‘I see Uncle Silver. Whom did you see before this? The one who frightened you?’
‘A little girl from a case seven years ago. I couldn’t save her. I’ll never forget that day.’
‘I saw my father, he thought I failed him. I wonder…’
‘Inspector, can you think of someone irritating?’
‘Huh? What? Why?’
‘I have a theory I want to test. Please, think of someone who irritates you. It could be anyone. From your work perhaps?’
‘Okay… umm…’ She seemed to concentrate for a while.
‘Imagine them doing something that really gets to your nerves.’
‘And… what is this supposed to lead to — ohh!’ She stared at the ghost in surprise.
‘Aha!’ Ravi exclaimed at the same time. ‘I knew it.’ He too was looking at the ghost, which no longer looked like Uncle Silver, nor like Ravi’s father. It had taken the appearance of Subro.
‘Ravi, my man,’ Subro’s figure greeted. ‘You missed me? I’m so touched!’
‘I see him, I see my boss,’ Fernandes said. ‘How is this happening?’
‘I think — I think the ghost in this room is giving form to our emotions,’ Ravi explained. ‘When I entered, I was thinking of Officer Rehan’s story, wondering if I would see dead people, and so I did! I saw my father’s ghost. Same goes for the policemen yesterday; they found exactly what they had feared to find.
‘When the ghost of my father told me that I had failed him, the vision latched on to the idea of failure and showed me other people with expectations I haven’t lived up to. This is when I noticed that not all the visions were of dead people.
‘Then, when you walked in, you got a taste of the failure theme as well.’
‘I see,’ Fernandes said. ‘And now I see my boss because you told me to think of someone irritating, so it’s not all about fear and regret?’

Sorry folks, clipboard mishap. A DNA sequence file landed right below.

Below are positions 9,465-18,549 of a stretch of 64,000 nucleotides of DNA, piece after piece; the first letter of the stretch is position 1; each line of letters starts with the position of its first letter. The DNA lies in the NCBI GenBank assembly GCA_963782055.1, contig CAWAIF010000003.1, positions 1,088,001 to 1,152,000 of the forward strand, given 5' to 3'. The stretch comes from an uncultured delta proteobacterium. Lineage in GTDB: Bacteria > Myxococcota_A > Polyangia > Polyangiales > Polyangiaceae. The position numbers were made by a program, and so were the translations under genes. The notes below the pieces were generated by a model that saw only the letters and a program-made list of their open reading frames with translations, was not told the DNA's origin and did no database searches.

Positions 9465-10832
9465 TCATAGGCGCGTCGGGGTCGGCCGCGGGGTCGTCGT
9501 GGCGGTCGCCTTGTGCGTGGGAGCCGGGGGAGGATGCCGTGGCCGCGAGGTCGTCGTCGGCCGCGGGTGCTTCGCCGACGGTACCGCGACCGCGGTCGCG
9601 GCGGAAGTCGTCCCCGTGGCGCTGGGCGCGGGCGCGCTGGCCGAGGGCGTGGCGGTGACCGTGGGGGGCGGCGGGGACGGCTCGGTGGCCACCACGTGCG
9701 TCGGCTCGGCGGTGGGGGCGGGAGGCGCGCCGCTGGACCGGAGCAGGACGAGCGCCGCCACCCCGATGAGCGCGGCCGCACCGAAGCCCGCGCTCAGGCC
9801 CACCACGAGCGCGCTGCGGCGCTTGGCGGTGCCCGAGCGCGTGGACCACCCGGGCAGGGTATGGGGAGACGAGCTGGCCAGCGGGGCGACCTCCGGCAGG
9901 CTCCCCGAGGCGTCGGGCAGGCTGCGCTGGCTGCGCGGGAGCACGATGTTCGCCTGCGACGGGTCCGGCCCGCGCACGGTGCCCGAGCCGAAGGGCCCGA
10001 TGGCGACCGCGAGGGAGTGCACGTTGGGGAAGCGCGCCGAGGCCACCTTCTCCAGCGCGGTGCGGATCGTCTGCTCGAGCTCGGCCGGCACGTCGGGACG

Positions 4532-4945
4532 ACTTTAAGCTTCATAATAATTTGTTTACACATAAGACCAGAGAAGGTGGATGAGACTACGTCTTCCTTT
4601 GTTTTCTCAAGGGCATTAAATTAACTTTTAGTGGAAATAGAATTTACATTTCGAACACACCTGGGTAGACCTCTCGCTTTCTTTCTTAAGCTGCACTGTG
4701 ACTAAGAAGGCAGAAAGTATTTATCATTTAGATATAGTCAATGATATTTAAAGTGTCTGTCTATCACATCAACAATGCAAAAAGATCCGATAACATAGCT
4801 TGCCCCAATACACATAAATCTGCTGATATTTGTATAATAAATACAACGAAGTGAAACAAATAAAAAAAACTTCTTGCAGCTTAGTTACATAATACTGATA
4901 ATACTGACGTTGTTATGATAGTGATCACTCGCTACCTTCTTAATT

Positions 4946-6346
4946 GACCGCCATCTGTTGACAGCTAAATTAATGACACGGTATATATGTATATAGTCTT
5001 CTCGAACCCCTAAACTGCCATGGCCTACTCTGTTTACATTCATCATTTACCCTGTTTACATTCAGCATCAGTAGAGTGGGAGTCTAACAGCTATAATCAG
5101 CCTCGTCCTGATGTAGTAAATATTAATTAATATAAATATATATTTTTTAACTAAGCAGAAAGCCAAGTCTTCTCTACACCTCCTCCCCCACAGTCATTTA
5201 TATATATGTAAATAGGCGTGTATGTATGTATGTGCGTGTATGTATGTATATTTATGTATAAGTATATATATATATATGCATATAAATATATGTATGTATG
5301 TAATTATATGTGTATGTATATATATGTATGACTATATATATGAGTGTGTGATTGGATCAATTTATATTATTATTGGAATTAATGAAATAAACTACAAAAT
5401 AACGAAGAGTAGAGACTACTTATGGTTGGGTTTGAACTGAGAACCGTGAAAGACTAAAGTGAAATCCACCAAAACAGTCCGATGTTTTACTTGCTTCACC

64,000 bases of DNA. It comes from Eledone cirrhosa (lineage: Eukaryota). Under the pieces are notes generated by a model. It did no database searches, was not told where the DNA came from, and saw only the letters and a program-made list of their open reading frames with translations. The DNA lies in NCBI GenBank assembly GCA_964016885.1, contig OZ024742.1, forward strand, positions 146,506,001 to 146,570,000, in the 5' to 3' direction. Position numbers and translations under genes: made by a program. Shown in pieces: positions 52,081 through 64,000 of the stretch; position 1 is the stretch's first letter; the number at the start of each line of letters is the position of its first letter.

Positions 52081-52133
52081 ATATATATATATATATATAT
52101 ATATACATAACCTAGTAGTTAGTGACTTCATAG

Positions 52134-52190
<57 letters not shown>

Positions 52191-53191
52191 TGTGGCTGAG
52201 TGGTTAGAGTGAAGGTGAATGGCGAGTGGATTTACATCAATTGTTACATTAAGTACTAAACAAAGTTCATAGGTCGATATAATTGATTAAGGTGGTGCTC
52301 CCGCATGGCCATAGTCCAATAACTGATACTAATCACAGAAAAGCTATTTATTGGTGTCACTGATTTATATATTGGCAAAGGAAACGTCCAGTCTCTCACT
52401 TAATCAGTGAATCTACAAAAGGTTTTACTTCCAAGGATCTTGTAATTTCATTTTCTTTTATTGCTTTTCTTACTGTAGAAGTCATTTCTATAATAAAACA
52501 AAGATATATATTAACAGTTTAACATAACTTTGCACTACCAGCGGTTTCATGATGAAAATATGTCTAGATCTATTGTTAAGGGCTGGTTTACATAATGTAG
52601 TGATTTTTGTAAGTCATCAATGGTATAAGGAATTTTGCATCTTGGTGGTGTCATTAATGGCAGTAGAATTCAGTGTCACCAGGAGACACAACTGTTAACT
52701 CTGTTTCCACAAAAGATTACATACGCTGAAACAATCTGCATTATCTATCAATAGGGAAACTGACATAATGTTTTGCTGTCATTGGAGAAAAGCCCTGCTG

‘Exactly. Also, I see Subro, who irritates me—’
‘Or you just miss having me around,’ Subro said.
‘—even though it was you thinking of your boss. So I think it takes the loudest emotion in the room and presents it tailor-made to everyone.’
‘Hmm.’ She stared at the ghost suspiciously. ‘It’s back to being you.’
‘Back to Uncle Silver for me,’ Ravi said. ‘Someone I respect, someone knowledgeable. Because we’re figuring this stuff out.’
Fernandes considered it. After a while she asked, ‘So, what do we do about it?’
‘Do about what?’
‘How do we get rid of it?’
‘Rid of it? Inspector, this ghost is not some pest that you need to get rid of! It’s fascinating, if anything. I mean, look at it.’ Ravi raised up the InstaCopy he had taken earlier. ‘A cute little thing with an incredible ability. It’s harmless!’
‘You’re awfully optimistic about these ghosts, Mr. Thakur. But don’t expect others to be swayed by your naive viewpoint. You cannot label something as harmless a few minutes after encountering them. You have no idea about its intentions.’
‘We’ve been talking here for a while, and the ghost has been pretty still. If it wanted to do something, it could have done it by now.’
‘The visions it showed threatened me, they threatened my men, and even attacked you. Did you forget the state in which you exited the room last time?’
As she spoke of the attacks, the figure of Uncle Silver morphed into an agent of the Company.
An attacker, Ravi thought.
‘I’m not sure it intended to do those things,’ he told Fernandes. ‘I told you, it shows us what we are feeling. If we hadn’t been afraid of it in the first place, things would have played out differently.’
‘Even so, I do not trust it, and in any case, we can’t just leave it here in this house. So, Mr. Thakur, can you please concentrate on extracting the ghost from here? Or would you like me to take charge of that?’ She pulled out her gun.
‘You think a gun would help you?’ Ravi asked. He noticed the agent’s figure had unsheathed his its knives as well.
‘Trial and error is our best bet here. If this doesn’t work, we can move on to bigger weapons.’
‘No, no. Okay, let me try something. Let me think.’
‘Do it fast.’ She leaning back against a wall, not taking her eyes off the agent or whatever figure she was being made to see.